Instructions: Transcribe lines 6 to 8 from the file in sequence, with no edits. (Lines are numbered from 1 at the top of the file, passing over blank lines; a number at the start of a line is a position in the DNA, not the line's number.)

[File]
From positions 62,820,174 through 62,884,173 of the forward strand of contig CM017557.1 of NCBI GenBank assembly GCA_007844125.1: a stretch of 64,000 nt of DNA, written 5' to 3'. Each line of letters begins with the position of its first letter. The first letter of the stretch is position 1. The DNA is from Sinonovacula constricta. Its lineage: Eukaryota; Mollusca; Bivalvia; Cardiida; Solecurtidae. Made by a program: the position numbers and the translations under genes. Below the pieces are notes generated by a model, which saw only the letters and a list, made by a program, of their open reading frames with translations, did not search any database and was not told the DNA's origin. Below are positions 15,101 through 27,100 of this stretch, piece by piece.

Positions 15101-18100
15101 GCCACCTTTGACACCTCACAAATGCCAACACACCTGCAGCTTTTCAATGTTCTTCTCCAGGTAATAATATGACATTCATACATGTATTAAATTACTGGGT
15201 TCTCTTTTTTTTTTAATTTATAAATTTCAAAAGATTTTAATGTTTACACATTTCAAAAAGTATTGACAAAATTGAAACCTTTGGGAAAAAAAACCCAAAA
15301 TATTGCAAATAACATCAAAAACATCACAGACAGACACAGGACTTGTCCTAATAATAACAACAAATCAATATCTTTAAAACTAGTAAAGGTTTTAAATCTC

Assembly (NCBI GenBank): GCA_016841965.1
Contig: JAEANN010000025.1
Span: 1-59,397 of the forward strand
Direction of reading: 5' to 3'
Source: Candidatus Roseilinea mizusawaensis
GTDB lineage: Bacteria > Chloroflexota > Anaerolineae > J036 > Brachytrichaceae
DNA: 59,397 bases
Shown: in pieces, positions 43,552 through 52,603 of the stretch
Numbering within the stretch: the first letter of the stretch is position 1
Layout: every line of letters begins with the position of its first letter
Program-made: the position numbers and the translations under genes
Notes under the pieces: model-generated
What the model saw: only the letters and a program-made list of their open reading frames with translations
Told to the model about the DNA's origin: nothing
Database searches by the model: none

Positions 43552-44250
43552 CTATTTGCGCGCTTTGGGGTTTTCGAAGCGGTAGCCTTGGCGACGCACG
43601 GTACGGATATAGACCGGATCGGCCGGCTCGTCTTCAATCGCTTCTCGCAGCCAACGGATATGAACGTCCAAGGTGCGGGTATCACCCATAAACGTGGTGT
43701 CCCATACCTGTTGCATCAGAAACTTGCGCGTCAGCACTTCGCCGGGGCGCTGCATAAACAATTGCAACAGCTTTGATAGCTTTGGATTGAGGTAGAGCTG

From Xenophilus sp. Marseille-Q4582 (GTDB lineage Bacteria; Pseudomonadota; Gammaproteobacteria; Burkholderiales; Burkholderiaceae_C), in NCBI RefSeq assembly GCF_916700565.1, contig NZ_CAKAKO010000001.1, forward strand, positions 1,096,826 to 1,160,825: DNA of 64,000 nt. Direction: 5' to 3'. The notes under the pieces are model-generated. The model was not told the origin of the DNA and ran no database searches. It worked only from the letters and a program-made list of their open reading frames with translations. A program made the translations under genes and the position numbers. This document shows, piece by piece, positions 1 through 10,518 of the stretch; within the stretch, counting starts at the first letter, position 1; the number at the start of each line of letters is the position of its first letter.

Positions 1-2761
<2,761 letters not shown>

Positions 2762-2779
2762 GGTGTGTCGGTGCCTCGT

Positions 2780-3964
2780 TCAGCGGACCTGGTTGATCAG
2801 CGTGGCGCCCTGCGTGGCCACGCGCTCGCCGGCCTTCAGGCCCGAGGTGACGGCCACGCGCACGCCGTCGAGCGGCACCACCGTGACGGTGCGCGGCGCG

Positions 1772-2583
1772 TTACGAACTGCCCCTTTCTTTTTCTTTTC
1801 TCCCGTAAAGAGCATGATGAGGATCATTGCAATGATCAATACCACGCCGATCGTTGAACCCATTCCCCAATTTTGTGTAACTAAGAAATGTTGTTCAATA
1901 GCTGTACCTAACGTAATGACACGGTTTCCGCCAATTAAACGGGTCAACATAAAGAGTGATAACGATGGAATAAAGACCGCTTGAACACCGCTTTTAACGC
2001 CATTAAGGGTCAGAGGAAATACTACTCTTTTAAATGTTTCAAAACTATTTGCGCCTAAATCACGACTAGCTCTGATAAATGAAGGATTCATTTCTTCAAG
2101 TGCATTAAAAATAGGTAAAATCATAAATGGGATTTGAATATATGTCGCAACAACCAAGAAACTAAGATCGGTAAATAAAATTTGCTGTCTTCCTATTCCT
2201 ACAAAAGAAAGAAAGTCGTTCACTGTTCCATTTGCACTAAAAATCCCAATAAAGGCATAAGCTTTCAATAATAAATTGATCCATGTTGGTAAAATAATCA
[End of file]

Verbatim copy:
Assembly (NCBI GenBank): GCA_016841965.1
Contig: JAEANN010000025.1
Span: 1-59,397 of the forward strand